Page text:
From sea beasts that disembowel themselves to lizards that make knives out of their own broken bones, you don't want to mess with these kick-ass critters
IN The Restaurant at the End of the Universe, Douglas Adams wrote about the "dish of the day": an animal that wants to be eaten and can say so loudly and clearly, thus circumventing many of the ethical problems associated with meat.
Most creatures do not want to be eaten and many go to extraordinary lengths to avoid it. Some defence strategies are well known: fish and birds gather in shoals for safety, possums play dead, bees sting, and skunks spray a liquid so repulsive that humans caught in the blast are almost always reduced to vomiting.
Yet all of these are just the tip of a very big, very ingenious and very dangerous iceberg. There is a host of other even more peculiar tricks that animals use to convince their persecutors to pick on someone else.
Taking the point
Stabbing a predator with an offensive weapon is a tried and tested defence strategy: thousands of animals and plants are covered with horns, thorns or spines. Nobody who has tried to eat the fruit of the prickly pear - or a hedgehog for that matter - can be under any illusion that they make an easy meal.
But what if you don't have any obvious means of stabbing? At first glance, the 30-centimetre-long sharp-ribbed newt (Pleurodeles waltl) looks innocuous enough, but it carries a secret weapon. Its ribs have sharp tips like spears, and when it is under attack it arches its back and punches them out through its skin. Hey presto: spines.
These spines are doubly dangerous, because like many of its relatives the sharp-ribbed newt also releases a toxic milky liquid onto its skin. As the spines break through the skin they become coated with venom.
Josef Weisgram at the University of Vienna in Austria has studied the newts for several years, and earlier this year he and his team confirmed that the ribs really do break through the skin afresh every time it performs its horrible routine. There are no pores or holes for the ribs to slide smoothly out of (Journal of Zoology, vol 280, p 156).
A similar trick is pulled by the hairy frog (Trichobatrachus robustus), a native of Cameroon. It has retractable claws on its back feet rather like a cat's. The claws are made of bone and are attached to the tip of the frog's toes by a small piece of collagen.
Under normal circumstances the claws are stashed safely inside the frog's foot - until it comes under attack, at which point it snaps the claws off the toe and thrusts them out through the skin with a strong muscular contraction. If the predator persists, the frog kicks and struggles violently, slashing at its enemy with its improvised claws.
Eat my tail
If a lion had its jaws clamped around your arm, you might willingly sacrifice the limb to escape with your life. It's a strategy not uncommon in the natural world. Many animals actively shed limbs or tails to save the rest of their skins, a process called autotomy. In many cases, the animal regrows the lost body part afterwards. Lizards and snakes are the best known autotomists but are by no means the most extreme.
For some snakes it is almost routine. Spanish ladder snakes (Rhinechis scalaris) can break off their tails by vigorously thrashing and rotating their bodies. A survey published this year in the Journal of Zoology (vol 113, p 269) found that up to 20 per cent of adult ladder snakes were missing a tail.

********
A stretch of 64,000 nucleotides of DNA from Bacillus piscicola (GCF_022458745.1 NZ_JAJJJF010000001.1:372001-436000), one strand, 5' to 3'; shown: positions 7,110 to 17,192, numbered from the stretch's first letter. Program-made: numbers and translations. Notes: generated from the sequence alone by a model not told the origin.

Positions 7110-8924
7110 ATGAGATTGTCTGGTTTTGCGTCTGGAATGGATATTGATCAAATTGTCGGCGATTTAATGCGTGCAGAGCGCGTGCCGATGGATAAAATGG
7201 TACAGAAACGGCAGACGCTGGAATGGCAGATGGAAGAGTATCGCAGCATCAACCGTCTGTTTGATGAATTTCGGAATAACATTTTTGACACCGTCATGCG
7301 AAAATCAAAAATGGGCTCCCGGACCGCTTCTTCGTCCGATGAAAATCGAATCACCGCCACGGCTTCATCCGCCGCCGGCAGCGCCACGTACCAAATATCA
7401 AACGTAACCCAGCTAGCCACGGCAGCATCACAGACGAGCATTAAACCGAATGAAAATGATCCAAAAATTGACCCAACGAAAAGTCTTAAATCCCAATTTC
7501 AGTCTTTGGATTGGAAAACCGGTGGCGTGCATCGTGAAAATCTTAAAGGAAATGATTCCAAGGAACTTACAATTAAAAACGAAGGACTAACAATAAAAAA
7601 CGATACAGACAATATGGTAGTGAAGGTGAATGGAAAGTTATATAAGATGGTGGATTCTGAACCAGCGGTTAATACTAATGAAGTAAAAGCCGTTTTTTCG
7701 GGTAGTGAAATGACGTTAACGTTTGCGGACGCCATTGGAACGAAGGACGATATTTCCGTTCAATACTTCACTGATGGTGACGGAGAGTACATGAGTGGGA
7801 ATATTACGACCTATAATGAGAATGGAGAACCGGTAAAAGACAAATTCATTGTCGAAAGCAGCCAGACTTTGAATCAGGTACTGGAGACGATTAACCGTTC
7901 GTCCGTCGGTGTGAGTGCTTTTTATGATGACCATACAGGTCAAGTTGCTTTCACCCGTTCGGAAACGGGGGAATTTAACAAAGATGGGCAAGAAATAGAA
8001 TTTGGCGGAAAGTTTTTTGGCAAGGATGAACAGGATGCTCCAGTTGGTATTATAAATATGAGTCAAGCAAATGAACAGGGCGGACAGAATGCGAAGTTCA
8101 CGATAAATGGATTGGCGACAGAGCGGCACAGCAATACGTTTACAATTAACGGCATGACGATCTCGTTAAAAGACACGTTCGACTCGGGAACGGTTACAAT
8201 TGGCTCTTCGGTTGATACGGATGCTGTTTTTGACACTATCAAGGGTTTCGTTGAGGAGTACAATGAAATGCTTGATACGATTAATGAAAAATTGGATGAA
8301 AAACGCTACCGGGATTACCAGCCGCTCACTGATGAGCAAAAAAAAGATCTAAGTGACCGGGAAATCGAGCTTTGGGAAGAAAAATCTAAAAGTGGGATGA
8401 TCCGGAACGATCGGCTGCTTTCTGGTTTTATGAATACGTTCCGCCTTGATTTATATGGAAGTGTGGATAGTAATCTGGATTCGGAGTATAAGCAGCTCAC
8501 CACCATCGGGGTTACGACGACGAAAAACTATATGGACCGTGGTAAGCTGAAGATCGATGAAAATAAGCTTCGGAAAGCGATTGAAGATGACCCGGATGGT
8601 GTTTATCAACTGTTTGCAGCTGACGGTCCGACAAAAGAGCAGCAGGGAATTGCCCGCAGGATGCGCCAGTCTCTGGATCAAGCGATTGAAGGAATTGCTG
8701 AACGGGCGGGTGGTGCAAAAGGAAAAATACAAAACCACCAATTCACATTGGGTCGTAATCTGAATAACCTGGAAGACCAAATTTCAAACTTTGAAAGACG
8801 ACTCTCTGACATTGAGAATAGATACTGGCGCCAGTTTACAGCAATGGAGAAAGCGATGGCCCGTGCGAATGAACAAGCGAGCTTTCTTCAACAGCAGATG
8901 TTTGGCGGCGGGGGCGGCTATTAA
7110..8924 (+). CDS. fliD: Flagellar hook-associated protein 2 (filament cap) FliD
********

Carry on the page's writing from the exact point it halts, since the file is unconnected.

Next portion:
Some lizards take the idea a stage further. They sport brightly coloured tails which continue to thrash around after they have been detached, presumably to distract a predator. The five-lined skink (Plestiodon fasciatus) is a good example, with an electric blue tail that contrasts vividly with its yellow-and-black striped body.
Octopuses, crabs and spiders can also shed limbs. But the true champions of self-amputation are sea cucumbers, marrow-shaped relatives of starfish that live on the sea floor. When startled they eviscerate themselves by shooting the tubes that make up their respiratory system out of their rear ends (The Journal of Experimental Biology, vol 204, p 849). They may even go the whole hog and expel their digestive tract as well. The tubes are sticky and entangle any would-be predators. It sounds suicidal but the sea cucumber grows them back within weeks.The true champions of self-amputation are sea cucumbers, which can eviscerate themselves
Chemical warfare is frowned upon in most human societies, but to animals it's routine. Many species follow the example set by South America's poison dart frogs and simply load their bodies with deadly poisons. They advertise their lethality with bright colours - yellow and black being a favourite - so that predators know to steer clear.
Better still if you can deter predators from a distance, but for that you need ballistics. Four groups of beetle, known collectively as bombardier beetles, have honed this to an art.
The beetles have glands in their abdomens which can shoot rapid-fire pulses of hot caustic liquid (pictured, right). Each gland has two chambers, one containing a mixture of hydroquinones and hydrogen peroxide, the other various enzymes. When the two are mixed, a series of explosive reactions occur, including the conversion of hydrogen peroxide into oxygen and water. These reactions heat the mixture to boiling point and blast it out of the beetle's backside with an audible pop. Among the products of the reaction are quinones, which many species find repellent even when cold.